An old ship-master's experience.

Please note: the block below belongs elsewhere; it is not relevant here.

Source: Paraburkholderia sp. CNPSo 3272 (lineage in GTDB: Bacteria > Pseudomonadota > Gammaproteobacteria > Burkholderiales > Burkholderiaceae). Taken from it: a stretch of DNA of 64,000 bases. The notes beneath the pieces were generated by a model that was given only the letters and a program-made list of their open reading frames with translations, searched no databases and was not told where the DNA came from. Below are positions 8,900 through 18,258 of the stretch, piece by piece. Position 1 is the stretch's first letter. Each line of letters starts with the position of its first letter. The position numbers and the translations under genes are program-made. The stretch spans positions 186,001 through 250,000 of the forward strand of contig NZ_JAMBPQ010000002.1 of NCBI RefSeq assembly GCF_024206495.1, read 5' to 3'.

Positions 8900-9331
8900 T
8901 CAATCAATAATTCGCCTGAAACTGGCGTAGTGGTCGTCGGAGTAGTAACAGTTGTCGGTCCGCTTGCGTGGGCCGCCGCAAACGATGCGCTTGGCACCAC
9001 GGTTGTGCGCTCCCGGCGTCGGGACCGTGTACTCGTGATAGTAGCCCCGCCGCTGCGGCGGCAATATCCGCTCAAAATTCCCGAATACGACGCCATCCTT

Captain Jacob H. Holmes, who resided on Cudworth street for several years after his retirement from active sea-faring life and died in 1898, had a memorable experience on his last voyage. He put into the harbor of Valparaiso, South America, with a cargo of nitrate, his vessel being the ship Republic, owned in Boston by Messrs. George C. and Charles Lord. (This ship was built at Newburyport, and registered 1,200 tons.) Valparaiso harbor is peculiar in that it is not safe to make fast to the stone abutments and pier, so that all vessels with cargoes are unloaded into hulks or old vessels anchored some distance out in the harbor. A northwest wind, for which this coast is famous, sprang up, and Captain Holmes' vessel, heavily loaded, was caught between two of the old hulks and his foremast and rigging, and mainmast also, were torn away, and the mizzenmast had to be cut away to save a worse disaster, The captain's wife (now living on Dudley street in this city), who was on board, was lowered over the bow into a life-boat just as this' happened and taken ashore. The ship, although ruined, did not sink, and with the damaged cargo was sold. [p. 67] Captain Holmes recovered his instruments and belongings, and with his wife came down the coast by steamship to Panama, thence across the isthmus to Colon, and then to Medford, where he lived until his decease. His genial good nature and ready wit and fund of ‘sea yarns’ were appreciated by his neighbors. Mrs. Holmes traversed the sea with her husband twelve years. The ‘old hulk’ that crashed into his vessel in Valparaiso Harbor and wrought such destruction was the ship George Peabody, built in Medford at the yard of James O. Curtis. It was somewhat singular that Captain Holmes should take up his residence in Medford within sight of the spot where the Peabody was launched.